Listed on the 4th page was Lehtola, Emma nee Waihkonen, housewife Quincy MA which seemed to match.  Now with her maiden name I went back to familysearch to see if I could find a marriage record for verification, but did not. 

Herman was single in the 1910 census living in Quincy working as a granite cutter. I have not found Emma though I know I should have since she arrived at Ellis Island on Jan 24, 1904. The ship's manifest can be viewed for free on the Ellis Island website and her entry shows her destined for Quincy, Mass with her passage paid by her brother-in-law Gustaf Sten. It seems he was married to Emma's older sister Alma.

The 1910 census showed Alma and Gustaf Sten living in Quincy, MA but Emma was not with them. There is some confusion over Gustaf's name as well ... their 1903 Quincy marriage record lists her as Waikonen and him as TUTINEN. Referring back to Alma's arrival record I can see that her passage was paid for by Kustaa Tutinen of Quincy .... Kustaa is the Finnish version of Gustav.  Could he have also shortened his surname?  I'll leave that investigation for others.

It seems that Emma and Alma's father Johan or John was also in Massachusetts based on his 1912 Quincy death certificate at age 69 with the informant "his daughter Mrs Gusraf Sten". So I feel quite sure that Emma was born Waihkonen .... now I want to find her in 1910 and locate her marriage record.


December 11, 2014

Deconstrucing the marriage notice for Mrs Carhart

When Mrs Marie Carhart married Jesse Olney in 1912, the San Francisco Chronicle listed her as the daughter of Mr and Mrs Robert Nelson. My first assumption was that Marie Nelson had previously married someone named Carhart – but only part of that was true.

Moving backwards from 1912, I found the widowed Marie Carhart, age 37, living in Upland, California in the household of Robert T Nelson and his wife Marian, listed as STEPDAUGHTER in the 1910 census.  In the 1907 Los Angeles city directory Maria Carhart was listed as widow of Thomas.  In the 1900 census I found Marie and her husband Thomas in the household of her mother and stepfather along with another step-daughter Carrie Longstreet born in Ohio 1872.  With that strong hint about Marie’s maiden name, I was able to put the rest of the story together. I found Marie, her widowed mother, and 3 sisters in Ohio as Longstreet in 1880.

Knowing her maiden name helped me find her Oct 1897 marriage to Thomas F Carhart in Paris, France as reported in both SF Chronicle and the LA Herald stating that Mrs Nelson received a cablegram regarding her daughter Marie K Longstreet.

So that explained the Carhart and Nelson connections and we know that Robert Nelson was her stepfather … so who was her father? Having found the widowed Marian Longstreet and daughters in the 1880 census allowed me to backtrack in Ohio. Neither Marie nor her sister Carrie had been born by the time of the 1870 census, but their parents were married and the oldest sister was with them. Her father was Dr Aaron O Longstreet, born in Ohio about 1843.  He and Marian Parsons married in 1868 in Springfield, Ohio. They had 5 children between 1869 and 1877, 4 girls and a boy. Their son George did not live to be a year old. Two years later tragedy struck the family as Dr Longstreet died of diphtheria 3 days after treating a patient. I’m not sure how or why Marian and children relocated to California (perhaps she knew Robert Nelson as he was a native of Ohio also), but a rather full family story evolved from the brief notice of Marie’s marriage to Jesse Olney.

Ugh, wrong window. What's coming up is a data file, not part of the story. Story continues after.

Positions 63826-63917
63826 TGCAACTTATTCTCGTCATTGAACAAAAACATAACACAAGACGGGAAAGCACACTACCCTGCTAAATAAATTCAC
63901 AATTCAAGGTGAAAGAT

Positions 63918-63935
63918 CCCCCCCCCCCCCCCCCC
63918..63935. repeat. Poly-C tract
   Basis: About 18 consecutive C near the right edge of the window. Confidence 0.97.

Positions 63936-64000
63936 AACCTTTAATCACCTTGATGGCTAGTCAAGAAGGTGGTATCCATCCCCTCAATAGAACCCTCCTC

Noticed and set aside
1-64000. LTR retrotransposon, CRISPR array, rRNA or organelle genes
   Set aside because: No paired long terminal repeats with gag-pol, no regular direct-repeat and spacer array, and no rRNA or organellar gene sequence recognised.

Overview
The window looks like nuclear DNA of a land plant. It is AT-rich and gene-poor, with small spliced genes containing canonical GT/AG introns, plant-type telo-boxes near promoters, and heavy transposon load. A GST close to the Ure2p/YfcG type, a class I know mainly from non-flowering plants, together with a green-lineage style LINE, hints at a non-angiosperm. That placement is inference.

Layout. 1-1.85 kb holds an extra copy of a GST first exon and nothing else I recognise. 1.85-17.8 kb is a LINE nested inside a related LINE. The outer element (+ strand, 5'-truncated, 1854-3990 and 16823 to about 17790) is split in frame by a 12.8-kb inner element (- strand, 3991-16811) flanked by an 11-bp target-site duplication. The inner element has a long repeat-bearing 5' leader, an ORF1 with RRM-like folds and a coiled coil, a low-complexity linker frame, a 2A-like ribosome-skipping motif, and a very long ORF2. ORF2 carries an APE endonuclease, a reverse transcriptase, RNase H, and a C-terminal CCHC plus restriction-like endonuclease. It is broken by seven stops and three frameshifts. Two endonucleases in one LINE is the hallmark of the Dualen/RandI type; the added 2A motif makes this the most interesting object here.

November 30, 2014

What happened to Mary Watson after 1860?

In 1842 Mary P Watson was born in Mississippi to John W Watson of RI and his 2nd wife, South Carolinian Harriet Prowell. Mary’s father died when she was only 4 and in 1852 her mother married Virginia born Charles W Caldwell. 

In the 1860 census Mary, her brother Thomas, her mother, stepfather and 3 step-siblings were all living together in Lowndes County, MS.  By 1870 her brother had married and was with his wife in Lamar, Texas, as were her mother, stepfather and the 3 younger children.  But where was Mary?

I assumed she had married between 1860 and 1870 either in Mississippi or in Texas. I took a quick look at familysearch and at the 1870 census in both locations.  But it is difficult to find a MARY with unknown surname.

I focused in on Mary, b 1842 in Mississippi, without a surname, living in Lamar, Texas. In assessing my “possibles”, I checked for local marriage records. I found the 1866 marriage of a Mary Watson to a T. J. Caldwell in Lamar, Texas.  Could that be her? I searched further and found that she had indeed married Dr Thomas J Caldwell and that they named their first son Charles W –- the name of her stepfather ! Were Charles and Thomas related?

Thomas and Mary had 5 children between 1867 and 1879. She died the following year, not yet 40, and is buried in Fannin, Texas. Thomas married again and added 3 more children to the family. He died in 1903 and is buried with Mary whose gravestone shows her name as Mary P.  Their daughter Viva’s Texas death record lists her mother as Mary Watson Prowell … a bit out of order.

Dr Thomas J Caldwell and Mary’s step-father, Charles Washington Caldwell, were found together in the 1850 census with head of household Eliza born 1798 in Virginia.  No relationships are listed. Charles was 34 and Thomas was 12 (born in Mississippi). Could Charles be his father? To be continued.